Today Amazon announced the acquisition of our portfolio company BuyVIP, confirming a deal that had been widely leaked via the Spanish press since the weekend. This deal was done at the same time as BuyVIP's nearest rival, Barcelona-based Privalia announced a whopping €70m funding round. The markets are abuzz with further transactions among private sale clubs and private equity firms.
What does this mean for the market pioneered by Vente-Privee, variously referred to as private sales, shopping clubs or short-duration sales? Until Groupon and its many deal-of-the-day clones exploded onto the scene, the private sale market was the fastest-growing business model most of us had ever seen.
The torrid growth continues, but the market dynamics are about to change. The first phase was about speed of execution,the next phase will be about scale and cash.
Originally, the private sales model offered brands a way to quietly feed excess inventory to loyal brand followers, much like out-of-town outlet malls. But with European private sale revenues exceeding €1bn in 2009, up perhaps 40% on 2008, the shopping clubs had become a significant channel in their own right. I suspect brands were surprised at how quickly this new channel ran away from them.
Brands are waking up. They're learning how to play the various shopping clubs off against one another. In the coming months and years they will drive harder bargains. Inevitably, the clubs will have to start buying more inventory if they want to continue to pass on discounts of 60-80% to their members. That approach has been the norm in the US market for some time. This is why Privalia needs so much capital and why BuyVIP will now benefit from Amazon's balance sheet. Look out for more scrambling for cash among the other clubs in Europe.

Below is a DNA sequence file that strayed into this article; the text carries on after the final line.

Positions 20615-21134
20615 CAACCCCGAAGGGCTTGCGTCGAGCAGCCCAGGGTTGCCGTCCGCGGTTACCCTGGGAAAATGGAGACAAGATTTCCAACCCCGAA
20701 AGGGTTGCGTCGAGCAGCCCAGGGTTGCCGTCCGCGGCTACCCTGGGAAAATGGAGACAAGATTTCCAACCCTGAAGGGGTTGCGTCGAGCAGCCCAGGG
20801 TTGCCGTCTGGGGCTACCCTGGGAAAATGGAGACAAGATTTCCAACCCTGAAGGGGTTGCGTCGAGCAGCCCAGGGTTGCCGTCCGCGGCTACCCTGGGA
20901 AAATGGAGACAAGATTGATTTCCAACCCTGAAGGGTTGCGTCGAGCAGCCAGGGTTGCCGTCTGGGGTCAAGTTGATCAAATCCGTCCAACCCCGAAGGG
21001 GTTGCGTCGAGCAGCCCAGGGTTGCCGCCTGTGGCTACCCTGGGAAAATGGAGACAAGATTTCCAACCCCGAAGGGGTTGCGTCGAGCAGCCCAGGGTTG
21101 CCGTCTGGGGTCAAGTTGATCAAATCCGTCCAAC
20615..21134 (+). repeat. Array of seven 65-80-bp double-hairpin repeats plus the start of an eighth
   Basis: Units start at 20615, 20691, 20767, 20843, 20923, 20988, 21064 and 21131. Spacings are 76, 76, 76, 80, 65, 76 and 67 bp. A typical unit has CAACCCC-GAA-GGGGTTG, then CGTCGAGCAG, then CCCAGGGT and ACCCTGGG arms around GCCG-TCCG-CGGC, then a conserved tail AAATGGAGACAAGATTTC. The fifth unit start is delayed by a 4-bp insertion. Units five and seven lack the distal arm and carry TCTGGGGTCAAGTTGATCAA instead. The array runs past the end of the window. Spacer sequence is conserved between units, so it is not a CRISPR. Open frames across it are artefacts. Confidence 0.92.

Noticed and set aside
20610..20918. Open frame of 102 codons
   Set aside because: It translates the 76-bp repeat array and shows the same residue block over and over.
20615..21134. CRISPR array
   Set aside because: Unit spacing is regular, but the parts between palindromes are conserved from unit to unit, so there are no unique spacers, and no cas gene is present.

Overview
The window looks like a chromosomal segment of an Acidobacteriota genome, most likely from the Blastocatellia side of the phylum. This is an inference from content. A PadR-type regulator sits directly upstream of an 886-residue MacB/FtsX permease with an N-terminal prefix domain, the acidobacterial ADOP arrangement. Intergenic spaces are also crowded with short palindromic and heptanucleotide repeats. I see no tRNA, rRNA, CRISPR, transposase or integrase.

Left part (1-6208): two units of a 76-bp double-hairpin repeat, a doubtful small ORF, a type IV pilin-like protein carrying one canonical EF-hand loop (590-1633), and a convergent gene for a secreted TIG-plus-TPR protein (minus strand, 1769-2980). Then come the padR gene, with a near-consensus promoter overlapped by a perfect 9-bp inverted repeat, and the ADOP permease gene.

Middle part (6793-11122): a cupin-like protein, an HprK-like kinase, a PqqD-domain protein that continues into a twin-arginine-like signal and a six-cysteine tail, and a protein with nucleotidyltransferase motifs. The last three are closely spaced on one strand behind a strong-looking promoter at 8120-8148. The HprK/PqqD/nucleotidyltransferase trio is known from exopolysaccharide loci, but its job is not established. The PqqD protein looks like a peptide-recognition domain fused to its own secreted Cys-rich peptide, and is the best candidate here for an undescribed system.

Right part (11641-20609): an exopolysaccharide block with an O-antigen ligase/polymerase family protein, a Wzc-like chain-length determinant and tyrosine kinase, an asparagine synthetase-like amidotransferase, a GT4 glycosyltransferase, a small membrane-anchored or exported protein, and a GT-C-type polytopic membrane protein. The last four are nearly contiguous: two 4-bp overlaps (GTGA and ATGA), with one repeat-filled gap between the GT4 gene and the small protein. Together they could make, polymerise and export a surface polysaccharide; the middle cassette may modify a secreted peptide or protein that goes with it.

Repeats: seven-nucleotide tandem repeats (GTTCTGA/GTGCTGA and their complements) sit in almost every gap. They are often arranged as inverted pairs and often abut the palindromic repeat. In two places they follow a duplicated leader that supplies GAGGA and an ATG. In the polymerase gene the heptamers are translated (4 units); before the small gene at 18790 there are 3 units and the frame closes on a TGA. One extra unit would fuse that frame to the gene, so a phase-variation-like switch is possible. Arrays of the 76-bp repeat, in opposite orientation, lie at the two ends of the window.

The last two years were all about the land-grab. Vente-Privee expanded into the UK, Germany and Spain, with mixed success. BuyVIP and Privalia battled it out in Spain and Italy. Privalia became the first serious player in Latin America by building a beachhead in Brazil. BuyVIP fought over the German market with incumbent Brands4Friends, and the latter expanded haphazardly into Austria, the UK (by investing in SecretSales) and Japan. BuyVIP also entered the Dutch, Polish and Portuguese markets through partnerships. In the meantime, domestic players dug in at home: Showroomprive, Private Outlet and BrandAlley in France, SecretSales in the UK, KupiVIP in Russia, and many others.
Hundreds of millions of euros have been spent on acquiring members, feeding a whole sub-industry of SEM agencies, affiliates, lead hustlers, etc. A lot of that spend has been inefficiently duplicated as the same fashion-hungry shoppers are hoovered up to join multiple clubs. That in turn drives up marketing costs for everyone, which is ultimately not sustainable.
Fixing this will require consolidation. There are only two gorillas in the space today: Vente-Privee in Europe and Gilt Groupe in the US. If the others move quickly enough there can be a third, perhaps a fourth, with enough scale to push down member acquisition costs, and enough clout to stand up to the brands. Then it will be a race to IPO. Why Vente-Privee has not yet issued shares to the public is one of the enduring mysteries European investors love to grumble about. I suspect Gilt Groupe won't be so reticent.
And for consumers... it's all good news. Shop on!